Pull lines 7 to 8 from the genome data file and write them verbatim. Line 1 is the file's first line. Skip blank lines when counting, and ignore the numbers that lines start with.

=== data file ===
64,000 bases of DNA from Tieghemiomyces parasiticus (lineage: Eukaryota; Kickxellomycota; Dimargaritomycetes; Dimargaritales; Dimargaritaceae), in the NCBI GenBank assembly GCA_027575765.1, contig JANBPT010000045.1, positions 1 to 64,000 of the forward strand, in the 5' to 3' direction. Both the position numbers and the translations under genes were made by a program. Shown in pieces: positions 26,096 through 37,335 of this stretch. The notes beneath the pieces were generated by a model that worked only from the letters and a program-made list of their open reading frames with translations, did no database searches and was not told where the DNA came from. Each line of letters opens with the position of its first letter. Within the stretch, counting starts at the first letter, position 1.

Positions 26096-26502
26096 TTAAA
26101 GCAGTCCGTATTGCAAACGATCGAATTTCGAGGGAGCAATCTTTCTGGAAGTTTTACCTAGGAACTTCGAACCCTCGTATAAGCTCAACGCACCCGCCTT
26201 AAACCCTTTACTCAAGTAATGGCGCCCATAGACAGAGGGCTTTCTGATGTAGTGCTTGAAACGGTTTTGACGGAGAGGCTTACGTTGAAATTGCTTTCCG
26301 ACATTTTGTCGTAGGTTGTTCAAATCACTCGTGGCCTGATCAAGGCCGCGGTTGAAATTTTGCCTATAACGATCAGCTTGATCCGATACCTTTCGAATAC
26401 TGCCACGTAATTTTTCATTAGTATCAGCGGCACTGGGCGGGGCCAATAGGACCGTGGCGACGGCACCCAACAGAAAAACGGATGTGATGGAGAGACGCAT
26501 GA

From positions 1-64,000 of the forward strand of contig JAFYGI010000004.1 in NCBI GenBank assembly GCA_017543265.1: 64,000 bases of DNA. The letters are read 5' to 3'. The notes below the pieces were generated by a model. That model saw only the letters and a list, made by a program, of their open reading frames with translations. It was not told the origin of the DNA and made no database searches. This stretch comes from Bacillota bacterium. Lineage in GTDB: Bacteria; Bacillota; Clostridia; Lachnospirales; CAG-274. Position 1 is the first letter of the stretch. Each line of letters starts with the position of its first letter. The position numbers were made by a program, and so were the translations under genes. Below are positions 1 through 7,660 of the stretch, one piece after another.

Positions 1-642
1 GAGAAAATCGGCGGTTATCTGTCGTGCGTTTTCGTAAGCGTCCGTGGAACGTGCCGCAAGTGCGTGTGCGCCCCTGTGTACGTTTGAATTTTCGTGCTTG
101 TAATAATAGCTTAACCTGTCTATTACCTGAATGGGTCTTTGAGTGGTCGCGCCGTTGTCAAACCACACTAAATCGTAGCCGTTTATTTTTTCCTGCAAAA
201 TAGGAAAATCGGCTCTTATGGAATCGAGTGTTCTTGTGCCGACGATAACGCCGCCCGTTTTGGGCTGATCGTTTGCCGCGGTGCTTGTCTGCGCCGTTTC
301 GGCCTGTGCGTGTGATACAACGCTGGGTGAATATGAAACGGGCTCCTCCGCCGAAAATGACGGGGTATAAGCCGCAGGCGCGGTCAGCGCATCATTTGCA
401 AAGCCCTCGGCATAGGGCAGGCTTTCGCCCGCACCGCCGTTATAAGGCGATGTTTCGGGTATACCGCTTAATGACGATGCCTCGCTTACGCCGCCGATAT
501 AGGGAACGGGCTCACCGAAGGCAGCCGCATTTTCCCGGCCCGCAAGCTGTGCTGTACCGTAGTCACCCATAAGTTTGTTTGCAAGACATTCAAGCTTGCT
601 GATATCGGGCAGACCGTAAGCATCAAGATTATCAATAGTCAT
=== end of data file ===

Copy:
26401 TGCCACGTAATTTTTCATTAGTATCAGCGGCACTGGGCGGGGCCAATAGGACCGTGGCGACGGCACCCAACAGAAAAACGGATGTGATGGAGAGACGCAT
26501 GA